The root cause of autoimmune hepatitis is undetermined but it is a condition that can be triggered in high risk patients by certain external factors like herbs, viruses, or prescription medications. Drug-induced autoimmune liver disease is a variant of Autoimmune Hepatitis which has not been defined in detail in the literatures. A percentage of patients with drug induced autoimmune hepatitis can have symptoms quite similar to that of autoimmune hepatitis. There are many medications which have been known to cause autoimmune hepatitis even after stopping the medication which indicates that such medications activate dormant autoimmunity.
Three Clinical Settings of Drug-Induced Autoimmune Liver Disease
Based on the drug-induced autoimmune liver disease, three clinical settings have been put forward
- Autoimmune hepatitis with drug-induced liver injury,
- drug-induced autoimmune hepatitis, and
- Immune-mediated drug-induced liver injury.
In addition, there are occurrences of mixed features like drug-induced autoimmune hepatitis and immune-mediated drug-induced liver injury. Sometimes positive autoantibodies are seen in drug-induced liver injury cases.
What Drugs Can trigger Autoimmune Hepatitis?
What are the drugs involved in triggering AH? Many clinical observations suggest that drugs are potential triggers in some patients. There are several medications known to cause autoimmune hepatitis that tends to persist even after stopping the medication pointing towards activation of autoimmunity by these medications. Nitrofurantoin, Oxyphenisatin, chlometacin, minocycline, halothane, chlorpromazine, and hydralazine can cause drug induced autoimmune hepatitis. It is interesting to note that drug-metabolizing enzymes of phase I and phase II are common targets of autoimmunity in idiopathic autoimmune hepatitis and viral hepatitis.
Other Drugs Involved in Liver Injury
Nowadays, more than 900 drugs, toxins, and herbal remedies have been reported to cause liver injury. Recently, it has been reported that at least 24 drugs, probably more, have been associated with autoimmune chronic hepatitis mimicking autoimmune hepatitis. With the emergence of novel statins, antibiotics, and other biologic agents it will not be surprising to see more drugs being reported as being responsible for drug-induced autoimmune hepatitis. Infliximab, adalimumab, etanercept, efalizumab, ipilimumab, atomoxetine, diclofenac, fenofibrate, phenprocoumon, pemoline, tielinic acid, dihydralazine, and benzarone are reported as being responsible for novel drug-induced autoimmune hepatitis cases. Elderly individuals have an increased risk of drug toxicity. The risk of drug-induced liver injury goes up as one ages for certain classes of drugs like the ones implicated in autoimmune-like hepatitis such as halothane, isoniazid, and nitrofurantoin,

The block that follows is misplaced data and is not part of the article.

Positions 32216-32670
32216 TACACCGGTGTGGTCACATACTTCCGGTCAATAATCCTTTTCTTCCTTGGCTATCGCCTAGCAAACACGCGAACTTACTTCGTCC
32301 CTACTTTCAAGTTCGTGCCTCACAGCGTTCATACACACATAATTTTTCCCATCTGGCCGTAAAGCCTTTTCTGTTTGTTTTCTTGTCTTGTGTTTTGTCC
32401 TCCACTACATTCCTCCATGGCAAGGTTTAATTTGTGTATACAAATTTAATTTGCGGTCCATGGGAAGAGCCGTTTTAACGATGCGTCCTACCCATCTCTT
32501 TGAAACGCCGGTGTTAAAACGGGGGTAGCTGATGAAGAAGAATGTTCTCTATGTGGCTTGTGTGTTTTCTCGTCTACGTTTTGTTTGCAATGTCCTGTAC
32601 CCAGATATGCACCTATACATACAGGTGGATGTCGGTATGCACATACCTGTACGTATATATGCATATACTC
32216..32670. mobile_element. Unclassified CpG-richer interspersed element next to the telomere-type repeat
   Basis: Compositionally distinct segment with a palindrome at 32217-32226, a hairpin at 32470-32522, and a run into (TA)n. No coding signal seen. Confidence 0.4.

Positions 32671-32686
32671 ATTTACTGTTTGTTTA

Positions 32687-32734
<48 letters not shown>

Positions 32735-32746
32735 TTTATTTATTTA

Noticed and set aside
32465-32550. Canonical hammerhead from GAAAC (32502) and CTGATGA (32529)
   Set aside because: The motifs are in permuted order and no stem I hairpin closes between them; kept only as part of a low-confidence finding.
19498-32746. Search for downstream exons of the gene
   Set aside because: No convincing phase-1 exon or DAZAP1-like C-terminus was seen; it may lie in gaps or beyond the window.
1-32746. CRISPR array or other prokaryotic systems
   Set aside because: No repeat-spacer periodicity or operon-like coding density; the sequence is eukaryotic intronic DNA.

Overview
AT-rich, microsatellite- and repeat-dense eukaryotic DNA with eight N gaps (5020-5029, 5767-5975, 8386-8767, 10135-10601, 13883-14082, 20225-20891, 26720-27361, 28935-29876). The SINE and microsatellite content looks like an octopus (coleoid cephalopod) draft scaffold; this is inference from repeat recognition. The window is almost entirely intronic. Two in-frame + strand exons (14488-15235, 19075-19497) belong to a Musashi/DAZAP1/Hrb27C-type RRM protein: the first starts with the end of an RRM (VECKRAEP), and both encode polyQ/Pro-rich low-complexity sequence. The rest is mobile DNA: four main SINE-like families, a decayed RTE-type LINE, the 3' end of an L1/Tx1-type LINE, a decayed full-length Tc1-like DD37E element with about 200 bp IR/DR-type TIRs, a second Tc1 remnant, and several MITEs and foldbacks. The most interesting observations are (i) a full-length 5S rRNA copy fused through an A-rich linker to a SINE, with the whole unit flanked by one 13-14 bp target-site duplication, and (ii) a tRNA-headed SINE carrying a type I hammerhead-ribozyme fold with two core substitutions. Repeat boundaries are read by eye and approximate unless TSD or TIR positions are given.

Risk Factors for Drug-Induced Autoimmune Hepatitis
The risk factors for drug-induced autoimmune-like hepatitis are unpredictable. The factors that may affect drug-taking behavior as well as host-specific genetic and metabolic disturbances may affect drug handling. Socio-economic, psychological, and cultural issues can influence the type, frequency, and duration of treatment, and certain diseases with propensities for a particular gender or age group may skew the perception of risk. The major risk factors implicated in idiosyncratic drug-induced liver injury are old age, gender, dose, drug interactions, cross-sensitization, genetic factors, and hepatic metabolism of the compound.
Management of Drug-Induced Autoimmune Hepatitis
Generally, a short course of immunosuppressive treatment is sufficient for a patient with drug-induced autoimmune hepatitis. Treatment with corticosteroids has shown to cause remission within six months after starting treatment in most of the cases.
Oxyphenisatin, minocycline, nitrofurantoin, chlorpromazine, chlometacin, hydralazine, andf halothane are known to cause drug induced autoimmune hepatitis. More than 90% of these drug-induced autoimmune hepatitis cases were associated with two drugs, nitrofurantoin, and minocycline. The risk factors for drug-induced autoimmune-like hepatitis are unpredictable (idiosyncratic). Old age, gender, dose, drug interactions, cross-sensitization, genetic factors, and hepatic metabolism of the compound may be the risk factor associated with idiosyncratic cases. These cases were easily manageable with corticosteroids and diminution of diseases is noted after six months.
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